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Lecture 10

CLA204H1 - Lecture 10 - Artemis.docx

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Department
Classics
Course
CLA204H1
Professor
Vichi Ciocani
Semester
Winter

Description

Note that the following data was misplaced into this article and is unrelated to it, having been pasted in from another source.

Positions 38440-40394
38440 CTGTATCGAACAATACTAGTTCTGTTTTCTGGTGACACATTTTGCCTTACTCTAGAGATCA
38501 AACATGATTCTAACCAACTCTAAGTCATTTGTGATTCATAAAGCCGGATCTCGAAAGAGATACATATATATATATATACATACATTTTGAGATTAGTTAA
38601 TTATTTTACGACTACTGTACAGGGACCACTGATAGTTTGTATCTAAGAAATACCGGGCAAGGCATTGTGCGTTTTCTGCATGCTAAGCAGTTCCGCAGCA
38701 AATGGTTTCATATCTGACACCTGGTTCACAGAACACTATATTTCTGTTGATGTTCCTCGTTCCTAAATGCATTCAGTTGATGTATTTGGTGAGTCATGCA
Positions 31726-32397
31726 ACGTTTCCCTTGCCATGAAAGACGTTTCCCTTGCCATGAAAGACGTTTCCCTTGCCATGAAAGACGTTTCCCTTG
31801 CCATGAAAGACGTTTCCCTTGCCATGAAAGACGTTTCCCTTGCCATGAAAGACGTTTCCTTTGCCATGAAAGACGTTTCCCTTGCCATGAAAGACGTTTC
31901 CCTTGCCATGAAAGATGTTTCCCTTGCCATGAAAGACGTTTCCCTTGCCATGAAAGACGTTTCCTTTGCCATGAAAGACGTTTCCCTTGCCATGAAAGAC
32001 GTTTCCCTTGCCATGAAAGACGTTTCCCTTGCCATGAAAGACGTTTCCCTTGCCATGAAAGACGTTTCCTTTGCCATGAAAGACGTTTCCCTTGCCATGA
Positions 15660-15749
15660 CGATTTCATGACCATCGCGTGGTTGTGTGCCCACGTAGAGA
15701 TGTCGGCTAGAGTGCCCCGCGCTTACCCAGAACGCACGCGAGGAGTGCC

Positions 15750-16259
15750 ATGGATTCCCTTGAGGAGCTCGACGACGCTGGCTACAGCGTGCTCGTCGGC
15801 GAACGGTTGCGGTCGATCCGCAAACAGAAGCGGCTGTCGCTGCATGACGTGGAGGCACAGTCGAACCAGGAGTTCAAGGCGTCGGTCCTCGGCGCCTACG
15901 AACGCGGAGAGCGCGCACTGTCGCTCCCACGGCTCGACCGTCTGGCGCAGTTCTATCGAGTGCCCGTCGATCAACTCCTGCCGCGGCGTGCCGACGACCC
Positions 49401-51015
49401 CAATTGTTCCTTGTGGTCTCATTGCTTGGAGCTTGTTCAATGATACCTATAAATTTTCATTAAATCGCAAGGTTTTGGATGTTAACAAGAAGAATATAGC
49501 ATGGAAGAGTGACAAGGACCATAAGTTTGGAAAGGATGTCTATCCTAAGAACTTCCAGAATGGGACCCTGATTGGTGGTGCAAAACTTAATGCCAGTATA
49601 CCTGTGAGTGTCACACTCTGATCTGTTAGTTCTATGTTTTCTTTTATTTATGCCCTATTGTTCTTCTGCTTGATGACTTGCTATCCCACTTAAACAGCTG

CLA204H1 – Lecture 10 – Artemis Monday, January 28, 2013 The myth of Adonis - In Ovid, Metamorphoses - Paphos‘ son, Cinyras, has a daughter Myrrha - Myrrha becomes a myrrh tree from which Adonis is born - Adonis becomes Aphrodite‘s lover, is castrated and dies in a boar hunt – the short-lived flower anemone springs from his blood - A similar myth in the Phrygian (Asia Minor) tradition – Cybele and Attis. Also similar are the Assyrian/Babylonian myth of Ishtar/Inanna and her lover Tammuz - Adonis festival may have originated from the Near East o Controversial festival - All Greek myth = about Athenian monogamy, + misunderstanding of weddings, marriages, + failed marriages Adonia - Not very well appreciated in Athens. According to Plato only hetaerae (―prostitutes‖) participate in the Adonia o Festival didn’t have a good reputation, esp. in Athens (although it was relatively accepted)  Many authors speak despondence towards Adonia  Like Plato, they believe that Adonia = associated with mistresses = prostitutes - The ―gardens of Adonis‖ – ephemeral and sterile o Garden refers to ephemeral plants on rooftop gardens  Something short-lived + doesn’t produce offspring - But, a fragment of Sappho says: ―delicate Adonis is dying, Cytherea; what shall we do? Beat your breasts, maidens, and rend your garments‖ - Goddesses should be viewed as aspects of periods in women’s lives o Wedding – Aphrodite o Marriage state – Hera o One of these aspects can become stronger than others  Ex: nymphs don’t marry + follow Artemis  commit hubris (because neglecting other goddesses and periods they represent in woman’s life)  Result of disequilibrium Aphrodite and Anchises th - In the Homeric Hymn to Aphrodite, 7 c. BC o Myth concerns the hero Aeneas - Aphrodite seduces the Trojan cowherd Anchises and gives birth to Aeneas, the hero who will survive the fall of Troy and will play an important role in the founding of Rome o Aeneas:  Son of Aphrodite + Anchises  Anchises = Trojan prince + like all other Trojan princes + shepherds, = very much loved by Aphrodite, who seduces him o Aphrodite disguises herself as a maiden, but reveals herself after intercourse  Anchises = scared because he knows that after having intercourse with a goddess, he will become impotent  One of survivors of Troy ( survives the Trojan War)  One of founders of Rome Artemis (Roman Diana) - Greek + Roman traditions = similar to each other - Name = probably near eastern - Originally a fertility goddess from Asia Minor - Often represented with wild animals (potnia theron = ―mistress of the animals‖), similarly to Cybele, a Phrygian mother-goddess - Ephesus, a city in Asia Minor, dedicated to Artemis o Ephesus – Asia Minor; place of worship - St. Paul in the Acts 19:28 mentions the Ephesians‘ veneration for Artemis: ―Great is Artemis of the Ephesians!‖ - Crown of Artemis – representation of her representing Ephesus - Wardrobe (top): breasts/testicles o Scholars – they represent jewellery of ember o Represents fertility - Wardrobe (bottom) – similar to Egyptian style - Artemis – once she enters Greece, she becomes goddess of virginity - Greeks thought that they were the only ones practicing monogamy while others practiced polygamy o Greek monogamy develops from Greek understanding of virginity - Artemis = one of 3 virgin goddesses (along with Hestia + Athena) o Hestia – belongs to the house o Athena – “…” city; protects the city o Artemis:  Goddess associated with wild + animals outside of city  In a way she opposes/is opposite of Athena  Associated with Cybele, mother-goddess (like Aphrodite + story of Adonis, which = concerned with castration)  Artemis = mistress of animals, which = same role that Cybele plays - Temple of Ephesus o Destroyed before Alexander the Great was born - Representation of Greek Artemis = different from Ephesus Artemis - Artemis: o Sometimes associated with “dance of the crane” o Iconography: tends to wear animal skin on her shoulders; wears bow + arrows (because she’s the goddess of hunting) o Often has bow and arrows in one of her hands - Always represented wearing short tunic (women’s dress that’s under the robe) in statues o Girdles – make skirt longer/shorter - Myth: sits on Zeus’ lap + asks him for eternal virginity, bows, arrows, + short tunic o Mixture of abstract + concrete things that she asks Zeus o Virginity – don’t expect it to be associated with skirts + robes Homeric Hymn to Artemis: 1-4, 9-18 (about 7 c. BC) ―I sing about Artemis of the golden arrows, chaste virgin of the noisy hunt, who delights in her shafts and strikes down the stag, the very own sister of Apollo of the golden sword.‖ - Artemis = goddess of hunt, virgin, arrows; sister of Apollo The birth of Apollo and Artemis - Born from the union between Leto and Zeus - Leto can only give birth on the island of Delos (―clear‖). On the nearby island Ortygia she had given birth to Apollo‘s twin sister, Artemis o Artemis + Apollo = twins o Leto travels around the world to deliver babies/give birth  Hera, jealous, didn
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